The quick and the dead

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All That Remains, written by forensic anthropologist Sue Black, thinks about the significance of cadaver identification and the fates of dead bodies in a number of contexts: identifying victims during civil war in Kosovo, the preservation of donor corpses for medical students to dissect, and seeking clues to the cause of death of skeletons found in isolated places. Some bits of it worked for me and some bits didn’t; Black’s voice is not especially sympathetic (although she occasionally made me laugh!), and she sometimes falls prey to the temptation to discuss a particular professional achievement in too much detail. However, certain chapters were both informative and thought-provoking. I loved the section when Black clearly explains the difficulties of identifying the height, sex, race and age of a skeleton, and I’ll probably be nit-picking a lot of crime novels on this point from now on (no, dental records are not the only way to identify bones, and so smashing up the teeth of a corpse and substituting different ones isn’t going to effectively hide your crime, murderers in Tim Weaver’s ridiculous Chasing the Dead).

Black also makes a passionate case for the necessity of appropriately identifying bodies, even when the cause of death is known and the fact of death is certain, to allow families to properly grieve and to restore some dignity to the dead. This is a topic I find difficult; it’s always seemed to me to be wasteful to expend huge resources to retrieve dead bodies, and I don’t see that the dead mind whether or not they have dignity, as long as their corpse isn’t being desecrated and they don’t end up on public display. However, some of the incidents that Black describes – in particular, the horrific death of an entire family except for the father in Kosovo – have made me think that this kind of work and expense is absolutely appropriate in certain circumstances. This commitment, however, sits in strange contrast to her proclaimed ‘unsentimental’ attitude towards death.

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Heart, by cardiologist Sandeep Jauhar, has been longlisted for this year’s Wellcome Prize. It’s a stroll through the history of heart surgery interwoven with Jauhar’s own career as a surgeon and his own family’s experience of heart disease – a history that’s catching up with him, as he discovers plaques in his own coronary arteries during a CT scan. Jauhar writes better about cardiology than does Stephen Westaby in Fragile Lives, but his prose is still workmanlike rather than memorable; it never reaches the heights of Henry Marsh’s Do No Harm or Atul Gawande’s Being Mortal. The structure, at times, was a bit annoying, as Jauhar deliberately interweaves the story of a single real case between chunks of history and medical detail – I found that I kept skipping forward to find out what happened to the patient, as the intervening material was not directly relevant to my understanding of the case. I was also sorry that there was so little about heart transplants, purely because organ transplantation is a particular fascination of mine.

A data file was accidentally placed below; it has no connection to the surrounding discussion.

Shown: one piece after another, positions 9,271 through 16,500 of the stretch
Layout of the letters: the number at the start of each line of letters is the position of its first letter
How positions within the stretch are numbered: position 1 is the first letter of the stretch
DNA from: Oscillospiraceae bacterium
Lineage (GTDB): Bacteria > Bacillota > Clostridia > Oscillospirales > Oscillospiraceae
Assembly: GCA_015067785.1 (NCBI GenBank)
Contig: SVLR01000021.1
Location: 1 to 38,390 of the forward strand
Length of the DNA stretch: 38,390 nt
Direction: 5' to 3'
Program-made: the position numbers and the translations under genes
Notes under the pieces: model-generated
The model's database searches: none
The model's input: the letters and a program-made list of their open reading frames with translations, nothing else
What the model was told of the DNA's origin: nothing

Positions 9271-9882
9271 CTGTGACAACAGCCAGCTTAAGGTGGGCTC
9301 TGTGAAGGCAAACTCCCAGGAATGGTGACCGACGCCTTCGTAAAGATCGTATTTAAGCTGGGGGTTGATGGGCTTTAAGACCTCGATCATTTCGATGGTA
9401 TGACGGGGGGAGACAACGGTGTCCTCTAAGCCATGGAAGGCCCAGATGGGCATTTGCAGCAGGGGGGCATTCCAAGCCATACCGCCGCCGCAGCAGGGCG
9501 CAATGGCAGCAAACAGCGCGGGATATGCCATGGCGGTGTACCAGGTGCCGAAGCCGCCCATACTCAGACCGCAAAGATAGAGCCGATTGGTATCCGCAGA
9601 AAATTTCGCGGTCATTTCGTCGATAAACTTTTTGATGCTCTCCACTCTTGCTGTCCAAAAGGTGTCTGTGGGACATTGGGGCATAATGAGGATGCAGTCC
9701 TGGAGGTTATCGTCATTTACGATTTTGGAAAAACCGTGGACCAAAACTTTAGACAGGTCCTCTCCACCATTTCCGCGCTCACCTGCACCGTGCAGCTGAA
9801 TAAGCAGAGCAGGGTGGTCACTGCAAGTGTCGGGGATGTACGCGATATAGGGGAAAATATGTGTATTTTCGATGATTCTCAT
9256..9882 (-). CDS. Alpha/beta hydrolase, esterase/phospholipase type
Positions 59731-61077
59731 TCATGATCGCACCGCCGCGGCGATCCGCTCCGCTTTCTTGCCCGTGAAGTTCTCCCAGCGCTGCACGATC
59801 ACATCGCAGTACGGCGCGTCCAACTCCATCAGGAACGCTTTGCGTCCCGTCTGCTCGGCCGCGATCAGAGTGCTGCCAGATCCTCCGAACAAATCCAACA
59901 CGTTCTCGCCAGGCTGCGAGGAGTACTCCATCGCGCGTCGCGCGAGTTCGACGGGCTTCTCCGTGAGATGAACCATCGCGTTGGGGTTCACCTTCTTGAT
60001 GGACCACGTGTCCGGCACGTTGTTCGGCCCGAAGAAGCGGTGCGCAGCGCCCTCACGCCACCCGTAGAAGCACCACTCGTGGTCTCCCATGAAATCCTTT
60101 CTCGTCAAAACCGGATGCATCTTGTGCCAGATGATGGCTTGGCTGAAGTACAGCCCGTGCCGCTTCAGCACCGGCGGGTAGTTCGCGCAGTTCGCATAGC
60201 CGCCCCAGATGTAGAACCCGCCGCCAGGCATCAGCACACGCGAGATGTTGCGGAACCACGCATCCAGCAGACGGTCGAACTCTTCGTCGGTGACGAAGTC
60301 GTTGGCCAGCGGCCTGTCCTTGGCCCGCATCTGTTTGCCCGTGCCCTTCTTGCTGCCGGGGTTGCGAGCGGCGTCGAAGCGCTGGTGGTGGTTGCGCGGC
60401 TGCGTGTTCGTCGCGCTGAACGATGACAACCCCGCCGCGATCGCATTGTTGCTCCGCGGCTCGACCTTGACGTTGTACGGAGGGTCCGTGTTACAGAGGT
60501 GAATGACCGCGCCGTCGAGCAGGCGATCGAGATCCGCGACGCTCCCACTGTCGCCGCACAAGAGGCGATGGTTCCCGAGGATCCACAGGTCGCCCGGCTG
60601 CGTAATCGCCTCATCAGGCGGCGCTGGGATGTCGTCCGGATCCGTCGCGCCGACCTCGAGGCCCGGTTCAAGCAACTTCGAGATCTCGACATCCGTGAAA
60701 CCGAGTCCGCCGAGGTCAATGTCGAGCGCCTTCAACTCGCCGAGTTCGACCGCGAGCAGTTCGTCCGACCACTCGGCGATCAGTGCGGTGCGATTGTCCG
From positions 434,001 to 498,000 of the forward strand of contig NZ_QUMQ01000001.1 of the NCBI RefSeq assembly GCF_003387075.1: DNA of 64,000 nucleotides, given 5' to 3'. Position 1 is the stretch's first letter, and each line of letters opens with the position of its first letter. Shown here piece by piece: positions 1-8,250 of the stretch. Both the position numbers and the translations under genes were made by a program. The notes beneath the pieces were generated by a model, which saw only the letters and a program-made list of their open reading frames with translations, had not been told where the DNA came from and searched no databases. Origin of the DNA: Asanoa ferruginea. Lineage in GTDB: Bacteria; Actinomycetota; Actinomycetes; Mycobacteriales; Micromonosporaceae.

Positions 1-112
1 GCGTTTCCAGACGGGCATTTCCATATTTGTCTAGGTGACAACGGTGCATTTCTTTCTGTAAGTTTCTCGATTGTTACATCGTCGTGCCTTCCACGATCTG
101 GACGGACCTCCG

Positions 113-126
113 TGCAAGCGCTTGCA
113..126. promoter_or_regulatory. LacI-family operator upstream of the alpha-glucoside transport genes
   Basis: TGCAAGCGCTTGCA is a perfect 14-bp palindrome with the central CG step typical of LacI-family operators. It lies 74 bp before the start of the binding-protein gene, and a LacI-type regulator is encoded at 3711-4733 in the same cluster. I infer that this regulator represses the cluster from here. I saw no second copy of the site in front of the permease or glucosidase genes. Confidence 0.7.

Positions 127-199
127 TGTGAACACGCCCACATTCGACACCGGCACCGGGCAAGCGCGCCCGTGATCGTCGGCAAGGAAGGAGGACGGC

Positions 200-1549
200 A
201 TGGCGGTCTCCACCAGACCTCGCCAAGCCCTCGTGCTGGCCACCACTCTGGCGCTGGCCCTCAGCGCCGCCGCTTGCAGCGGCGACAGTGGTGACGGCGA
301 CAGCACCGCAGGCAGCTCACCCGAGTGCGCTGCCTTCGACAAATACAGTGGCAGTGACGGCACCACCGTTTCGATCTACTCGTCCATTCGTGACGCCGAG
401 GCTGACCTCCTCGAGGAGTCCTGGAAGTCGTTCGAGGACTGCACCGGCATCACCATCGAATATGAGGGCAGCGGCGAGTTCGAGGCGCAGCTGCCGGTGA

Nevertheless, I enjoyed Heart more and more as it went on, and unlike Westaby, Jauhar himself comes across as likeable and modest – he manages to write about his own personal experiences without forcing himself to the forefront. I preferred the technical medical bits to the gallop through the history of cardiology, finding the chapters on ventricular fibrillation, stress and implantable defibrillators, which can link the two by causing panic attacks in patients who repeatedly receive unexpected shocks to kick their hearts back into rhythm, especially interesting. There are also unintended cross-links with Black’s book. Both writers describe the death of their parents, and how it feels to be part of the oldest generation of your family that remains; as Jauhar puts it, ‘while your parents are alive, there is always someone who thinks of you as a child.’ Both muse on the fact that a sudden heart attack is both the most welcome and the most fearsome way to die, although they reach different conclusions; Jauhar welcomes the heart as ‘a safety valve that can facilitate a quick and humane end’, whereas Black admits that despite the mercifulness of a quick death, she herself wants to spend at least a little time dying so she can put her affairs in order and understand what it feels like to die. Both worthwhile reads, if a little short on literary skill.

Thanks to Rebecca for sending me her proof copy of Heart!

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7 thoughts on “The quick and the dead

    • I liked the humour, but there was something a bit dated about her social observations that put me off.

      I’m not sure the Jauhar adds anything substantially new to existing popular books about heart surgery/the history of cardiology.

      Liked by 1 person

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